"It's scary enough going to the doctor or a hospital when you're sick," said Sandra Ruiz, who graduated from MATC's medical interpreter technical diploma program in May 2014. For people facing medical challenges and not able to communicate in their native language, that fear and confusion is magnified.
Medical interpreters try to ease those situations, Ruiz said. Some work directly for hospitals, others for agencies that provide interpreters for health care environments. They ensure clear communication between patients, their families and medical practitioners.
"We try to provide a level of ‘transparency' in those situations," she said. "If we're doing a good job, it's as if we are not even there. We help patients and doctors understand each other. We make sure that patients understand questions and directions and that health care workers really hear and understand what the patients are saying."
Saw Need for Medical Interpreters First Hand
Ruiz saw the importance of this first hand when her father began dealing with diabetes. He did not speak English well and got frustrated just trying to make appointments to see his doctor. Her mother stepped in to help him make arrangements and to understand his treatment.
Ruiz, 24, was born in Peru. She and her parents immigrated to the U.S. 22 years ago. She learned English as a child, but it wasn't as easy for her parents. Her mother speaks English very well now, but her father still struggles with the language. Both parents held prestigious jobs working for the Peruvian government, but when they came to the U.S., language barriers stood in the way.
Sandra's mother, Gladys Ruiz, took a job at a factory where she ended up translating for Hispanic workers and English-speaking managers in addition to her other duties. She took classes at MATC in medical interpreting years ago when it was only offered as a certificate program. Gladys now works as a medical interpreter, and still occasionally takes medical interpreter classes at MATC to enhance her skills.
Ruiz said the evening classes in the medical interpreter technical diploma program were convenient because she worked a full-time day job.
Sandra's mother, Gladys Ruiz, started MATC medical interpreter courses when the program was offered as a certificate and still occasionally takes classes in the diploma program. She is shown here with Sandra's children, Tiana (in yellow dress) and Isabella.
Following in Mother's Footsteps
Gladys urged her daughter to enroll in the MATC medical interpreter technical diploma program. As a single mother who was juggling a full-time customer service job with Manpower, Inc., and raising two toddlers, Sandra was skeptical about being able to add school to her already busy schedule. She was pleased to learn that she could take the medical interpreter technical diploma program four evenings a week after work. The scheduling allowed her some time each day to spend with her daughters, now 2 and 3, between work and class time.
"It's been hard to get it all done, but the schedule has allowed me a perfect balance to be with my daughters and improve my career," she said. Ruiz had wanted to become a nurse at one point. She said that medical interpreting gave her a chance to stay in the medical field, but also offered her a career that would eventually give her more control over her work schedule.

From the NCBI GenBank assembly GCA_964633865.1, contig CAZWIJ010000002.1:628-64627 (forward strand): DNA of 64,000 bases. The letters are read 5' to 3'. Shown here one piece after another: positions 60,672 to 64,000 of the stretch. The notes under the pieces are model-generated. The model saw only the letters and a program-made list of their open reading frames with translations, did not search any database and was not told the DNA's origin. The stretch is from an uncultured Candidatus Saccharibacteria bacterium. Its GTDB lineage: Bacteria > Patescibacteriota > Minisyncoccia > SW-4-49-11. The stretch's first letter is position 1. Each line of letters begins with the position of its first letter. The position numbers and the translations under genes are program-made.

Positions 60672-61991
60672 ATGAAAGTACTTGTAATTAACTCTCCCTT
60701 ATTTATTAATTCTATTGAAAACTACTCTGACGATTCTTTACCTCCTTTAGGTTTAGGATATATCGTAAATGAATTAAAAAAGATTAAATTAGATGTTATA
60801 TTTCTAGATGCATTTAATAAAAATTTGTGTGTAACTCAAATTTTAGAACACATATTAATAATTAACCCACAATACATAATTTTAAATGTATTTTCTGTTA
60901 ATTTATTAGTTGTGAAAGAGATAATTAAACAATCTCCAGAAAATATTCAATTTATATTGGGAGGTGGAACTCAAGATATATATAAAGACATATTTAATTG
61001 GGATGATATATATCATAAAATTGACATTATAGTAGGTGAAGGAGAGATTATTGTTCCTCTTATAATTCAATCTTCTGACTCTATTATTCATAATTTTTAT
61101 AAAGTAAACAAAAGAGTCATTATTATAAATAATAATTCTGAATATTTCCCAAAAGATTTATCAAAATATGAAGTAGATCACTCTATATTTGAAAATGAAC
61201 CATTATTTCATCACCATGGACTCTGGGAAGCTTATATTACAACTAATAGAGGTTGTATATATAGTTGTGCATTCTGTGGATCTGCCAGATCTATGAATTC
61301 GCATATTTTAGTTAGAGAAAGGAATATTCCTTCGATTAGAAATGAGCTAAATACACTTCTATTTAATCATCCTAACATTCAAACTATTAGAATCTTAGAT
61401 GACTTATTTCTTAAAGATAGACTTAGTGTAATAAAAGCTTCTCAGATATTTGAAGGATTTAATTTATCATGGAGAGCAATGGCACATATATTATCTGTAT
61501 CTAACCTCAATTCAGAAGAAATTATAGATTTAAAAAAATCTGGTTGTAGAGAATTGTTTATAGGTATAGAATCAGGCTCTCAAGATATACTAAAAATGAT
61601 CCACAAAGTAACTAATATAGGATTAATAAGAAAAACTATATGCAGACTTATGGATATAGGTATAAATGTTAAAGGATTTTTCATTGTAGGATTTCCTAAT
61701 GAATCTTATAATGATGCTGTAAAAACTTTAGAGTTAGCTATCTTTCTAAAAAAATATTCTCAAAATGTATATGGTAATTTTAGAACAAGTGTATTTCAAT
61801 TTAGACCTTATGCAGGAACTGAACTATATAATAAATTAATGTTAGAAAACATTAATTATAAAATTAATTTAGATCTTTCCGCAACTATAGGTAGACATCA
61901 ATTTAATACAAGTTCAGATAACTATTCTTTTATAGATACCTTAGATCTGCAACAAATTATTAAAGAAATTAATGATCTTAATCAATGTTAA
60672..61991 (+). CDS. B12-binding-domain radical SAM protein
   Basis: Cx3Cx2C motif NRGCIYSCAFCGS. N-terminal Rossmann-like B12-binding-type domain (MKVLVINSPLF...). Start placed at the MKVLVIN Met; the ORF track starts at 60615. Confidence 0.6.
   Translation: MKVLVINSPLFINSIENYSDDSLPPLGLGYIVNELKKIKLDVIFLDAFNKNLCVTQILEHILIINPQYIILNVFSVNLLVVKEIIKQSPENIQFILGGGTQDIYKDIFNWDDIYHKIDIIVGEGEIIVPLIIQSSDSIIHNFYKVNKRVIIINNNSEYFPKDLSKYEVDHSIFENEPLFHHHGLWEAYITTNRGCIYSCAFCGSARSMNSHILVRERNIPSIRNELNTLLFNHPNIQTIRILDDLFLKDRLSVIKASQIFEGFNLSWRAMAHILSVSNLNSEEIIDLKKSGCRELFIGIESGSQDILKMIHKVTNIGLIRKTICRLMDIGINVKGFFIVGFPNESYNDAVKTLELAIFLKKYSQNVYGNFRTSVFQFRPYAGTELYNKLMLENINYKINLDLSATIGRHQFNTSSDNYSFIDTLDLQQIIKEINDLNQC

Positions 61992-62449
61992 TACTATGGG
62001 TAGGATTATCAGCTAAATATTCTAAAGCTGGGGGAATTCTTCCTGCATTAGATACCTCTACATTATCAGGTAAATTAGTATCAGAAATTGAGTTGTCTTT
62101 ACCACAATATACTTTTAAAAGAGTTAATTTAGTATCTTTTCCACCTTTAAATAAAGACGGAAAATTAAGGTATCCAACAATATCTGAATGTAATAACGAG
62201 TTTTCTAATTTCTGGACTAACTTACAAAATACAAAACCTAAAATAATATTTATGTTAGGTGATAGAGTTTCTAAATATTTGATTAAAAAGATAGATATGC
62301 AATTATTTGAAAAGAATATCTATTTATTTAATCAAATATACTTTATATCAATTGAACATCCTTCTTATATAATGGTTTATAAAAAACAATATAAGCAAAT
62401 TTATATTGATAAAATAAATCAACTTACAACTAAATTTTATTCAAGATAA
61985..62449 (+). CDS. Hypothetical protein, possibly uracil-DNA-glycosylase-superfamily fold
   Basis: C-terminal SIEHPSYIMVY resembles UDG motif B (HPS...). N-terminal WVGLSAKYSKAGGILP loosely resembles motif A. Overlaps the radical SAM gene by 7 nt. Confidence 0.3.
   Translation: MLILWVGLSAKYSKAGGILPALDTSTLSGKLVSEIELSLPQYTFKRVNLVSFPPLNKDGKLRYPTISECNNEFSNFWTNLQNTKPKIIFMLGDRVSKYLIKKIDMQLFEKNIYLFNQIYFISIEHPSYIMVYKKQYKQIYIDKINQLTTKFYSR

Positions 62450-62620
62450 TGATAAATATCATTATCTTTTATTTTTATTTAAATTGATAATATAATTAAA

"We try to provide a level of ‘transparency' in those situations. If we're doing a good job, it's as if we are not even there. We help patients and doctors understand each other. We make sure that patients understand questions and directions and that health care workers really hear and understand what the patients are saying."
Setting Example for Daughters
Finding a stable and fulfilling career was very important to Ruiz. She had been trapped in a domestic violence situation with the father of her daughters. When she was able to break away, she was strongly motivated to provide a positive role model for her children. "I walked away from the abusive situation so that my daughters could have a healthy life," she said. "I didn't want them to think what was going on was normal. I have to live my life so my daughters see me as strong, caring and successful."
The medical interpreter technical diploma program has helped Ruiz grow as a person, she said. "Being in the program helped me find myself again. It helped me regain my self-confidence. I was able to ‘make myself over.' It changed the way I look at things. I thought I was open-minded before I entered the program, but our instructor, Rodney Ramos., Sr., always challenged our thinking. For instance, he made us think about how we reacted to someone on the street who has a strong accent. Before, I might have wondered why that person was in this country and hadn't learned English yet. Now I don't look at things the same way."
Ruiz speaks highly of Ramos, who joined the MATC faculty and developed the full technical diploma program nine years ago. "He is so passionate about what he does that it transfers to us. His program really captivates you. It is so engrossing that sometimes we forget everything else because we're enjoying learning so much."
Ruiz already has landed a job as an interpreter with Addeco, a professional services company that supplies medical interpreters for Children's Hospital of Wisconsin.
For more information on MATC's medical interpreter technical diploma, see: http://www.matc.edu/health_sciences/diplomas/medical-interpreter.cfm
Rodney Ramos, Sr., developed MATC's medical interpreter technical diploma program nine years ago.
Ruiz found MATC's medical interpreter technical diploma program to be engrossing and fulfilling.